NMR is an acronym of Nuclear Magnetic Resonance. You may be familiar with the concept due to MRI, Magnetic resonance imagining. NMR Spectroscopy is used in modern chemistry to determine the structure of unknown species. It can describe the situations in which particular type of atom in a molecule is thus their structure.
Theory behind it.
- Nuclei have spin like electrons
- 1/2 – H1, C13, N15, F19, Si29
- 0 – C12, O16
- 1 – H2, N14
- 3/2 – B11, Cl35
- Any charged particle, i.e. the nuclei with spin, will generate a magnetic field. When an external magnetic field is applied to the system, the charged particles may align along the magnetic field or against it.
- Alignment along the field (I=+1/2, a hydrogen) will be favored and will be lower in energy. But, Alignment against the field (I=-1/2 b hydrogen) will also exist despite the excess of a hydrogen. Their energy difference is very small; thus, excess will not be big
- When radio wave is given, thus energy, the alignment will change direction so that b hydrogen becomes excess. When giving wave stops, the spins will orientate themselves back to equilibrium and release energy in forms of heat.
- This phenomenon of nuclei absorbing energy from a particular frequency of wave is called resonance.
- To yield a greater difference between the energy when aligned and when not aligned, the strength of the magnetic field has to be used. V=γB/2π thus E=h γB/2π. Since γ varies for all NMR active nuclei, the interference of a different nucleus in a particular NMR is very rare.
- Superconducting magnets
- Short pulse of radio frequency shot at the sample, as it is cooling to its equilibrium, the computer takes the data as intensity vs. time. Fourier Transform à Intensity vs. resonance frequency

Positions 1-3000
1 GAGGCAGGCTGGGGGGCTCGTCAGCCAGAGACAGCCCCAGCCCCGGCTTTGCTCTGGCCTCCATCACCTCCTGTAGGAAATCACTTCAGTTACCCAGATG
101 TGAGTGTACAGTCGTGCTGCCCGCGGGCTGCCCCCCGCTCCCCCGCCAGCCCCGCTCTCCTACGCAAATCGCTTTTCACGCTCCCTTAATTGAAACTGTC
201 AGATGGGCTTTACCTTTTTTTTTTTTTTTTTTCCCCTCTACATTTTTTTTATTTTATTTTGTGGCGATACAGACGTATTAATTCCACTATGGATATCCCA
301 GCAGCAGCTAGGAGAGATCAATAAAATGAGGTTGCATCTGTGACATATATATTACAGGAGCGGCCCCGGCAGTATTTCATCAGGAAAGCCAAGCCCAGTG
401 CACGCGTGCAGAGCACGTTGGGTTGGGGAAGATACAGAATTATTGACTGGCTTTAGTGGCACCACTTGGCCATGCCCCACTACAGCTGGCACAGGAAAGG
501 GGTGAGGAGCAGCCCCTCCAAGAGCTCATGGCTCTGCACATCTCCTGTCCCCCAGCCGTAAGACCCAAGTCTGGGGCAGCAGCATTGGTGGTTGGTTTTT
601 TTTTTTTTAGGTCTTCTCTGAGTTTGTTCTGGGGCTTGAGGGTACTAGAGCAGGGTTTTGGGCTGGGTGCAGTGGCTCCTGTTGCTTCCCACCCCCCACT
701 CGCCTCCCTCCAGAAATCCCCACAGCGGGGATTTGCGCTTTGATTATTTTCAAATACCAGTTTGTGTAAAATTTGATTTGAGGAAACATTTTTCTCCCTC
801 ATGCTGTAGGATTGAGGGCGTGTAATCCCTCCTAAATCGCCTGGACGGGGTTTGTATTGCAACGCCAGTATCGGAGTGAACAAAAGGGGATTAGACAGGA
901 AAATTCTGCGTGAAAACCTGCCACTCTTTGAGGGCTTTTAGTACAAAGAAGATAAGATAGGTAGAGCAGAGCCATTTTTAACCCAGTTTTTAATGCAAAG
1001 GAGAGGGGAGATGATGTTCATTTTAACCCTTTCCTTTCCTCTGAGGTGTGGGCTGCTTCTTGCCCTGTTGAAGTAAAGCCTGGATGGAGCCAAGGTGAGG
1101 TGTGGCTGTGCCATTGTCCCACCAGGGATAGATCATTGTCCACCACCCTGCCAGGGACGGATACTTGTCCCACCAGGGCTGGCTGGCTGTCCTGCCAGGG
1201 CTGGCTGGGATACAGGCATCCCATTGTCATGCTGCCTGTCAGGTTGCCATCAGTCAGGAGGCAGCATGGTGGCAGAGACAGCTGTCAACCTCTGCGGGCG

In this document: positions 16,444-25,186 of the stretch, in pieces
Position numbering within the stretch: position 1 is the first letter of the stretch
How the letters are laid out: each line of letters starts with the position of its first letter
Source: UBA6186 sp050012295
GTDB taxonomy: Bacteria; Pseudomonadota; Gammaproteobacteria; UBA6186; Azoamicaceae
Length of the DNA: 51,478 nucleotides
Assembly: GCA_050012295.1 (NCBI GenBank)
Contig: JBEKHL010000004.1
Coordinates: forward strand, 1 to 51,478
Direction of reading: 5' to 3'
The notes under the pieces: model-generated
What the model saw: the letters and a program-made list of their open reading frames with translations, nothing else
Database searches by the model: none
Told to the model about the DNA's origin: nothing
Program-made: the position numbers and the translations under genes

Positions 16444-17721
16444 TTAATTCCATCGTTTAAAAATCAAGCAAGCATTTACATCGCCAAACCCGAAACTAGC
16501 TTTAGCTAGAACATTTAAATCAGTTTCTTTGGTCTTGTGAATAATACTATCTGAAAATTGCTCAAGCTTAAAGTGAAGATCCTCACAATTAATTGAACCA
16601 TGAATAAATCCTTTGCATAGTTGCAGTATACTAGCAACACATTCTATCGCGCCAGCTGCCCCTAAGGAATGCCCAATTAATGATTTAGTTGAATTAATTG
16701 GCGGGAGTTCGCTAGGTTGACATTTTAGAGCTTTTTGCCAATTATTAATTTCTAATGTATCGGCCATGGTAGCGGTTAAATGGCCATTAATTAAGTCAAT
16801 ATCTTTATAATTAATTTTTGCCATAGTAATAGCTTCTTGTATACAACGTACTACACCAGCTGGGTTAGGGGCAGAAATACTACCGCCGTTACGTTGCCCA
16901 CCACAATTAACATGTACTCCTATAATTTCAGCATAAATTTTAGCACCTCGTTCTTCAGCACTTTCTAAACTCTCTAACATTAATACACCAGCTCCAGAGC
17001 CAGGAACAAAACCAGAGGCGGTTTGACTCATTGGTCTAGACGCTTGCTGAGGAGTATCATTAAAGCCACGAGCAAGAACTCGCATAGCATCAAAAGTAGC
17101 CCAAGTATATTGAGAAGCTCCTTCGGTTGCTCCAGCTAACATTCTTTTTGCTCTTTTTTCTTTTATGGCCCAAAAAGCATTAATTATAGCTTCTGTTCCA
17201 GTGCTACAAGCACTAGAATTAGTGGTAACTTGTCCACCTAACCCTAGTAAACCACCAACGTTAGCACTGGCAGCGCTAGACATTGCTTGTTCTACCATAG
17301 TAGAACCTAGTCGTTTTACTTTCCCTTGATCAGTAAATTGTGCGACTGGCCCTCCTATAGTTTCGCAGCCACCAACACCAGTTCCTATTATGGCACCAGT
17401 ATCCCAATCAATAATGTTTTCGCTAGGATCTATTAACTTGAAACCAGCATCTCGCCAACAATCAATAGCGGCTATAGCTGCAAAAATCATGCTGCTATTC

Taking data from and Analyzing NMR graphs
- Dissolve about 10mg of the compound in about 1mL of deuterated solvent or known ppm value such as water or DMSO and add 0.05% TMS.
- Indicates the number of protons there are in a molecule that share the same environment.
- Chemical shift
- When a particular magnetic field (B) is given to a charged object, the charged objects too will create induced magnetic field (Bi). Thus, Bnet of each hydrogen will be different for hydrogens at different position for they will induce different fields. Also, since Bnet felt by most hydrogens are greater than the applied B due to electromagnetic surroundings, the molecules are deshielded and lies to the left of TMS.
- TMS or tetra methyl silane are given 0ppm.
- They usually appear around 1 because no electronegative group Deshields the molecule.
- Electronegative group
- Electron withdrawing groups will lessen the electron density, deshielding the molecule. This will lie further downfield
- Allylic hydrogens
- Carbon carbon double or triple bonds are electron withdrawing group, which Deshields the molecule
- Vinylic hydrogens
- Hydrogens attached directly to double bond is more deshielded
- Since carbonylic acid groups and aldehyde group delocalizes the electron density of H, H is deshielded
- They always lie between 6.5 and 8 ppm
- Ring current through the ring is created. Since the outside hydrogens receive magnetic field of both aromatic ring and Bo it feels more deshielded.
- Attached to Oxygen or Nitrogen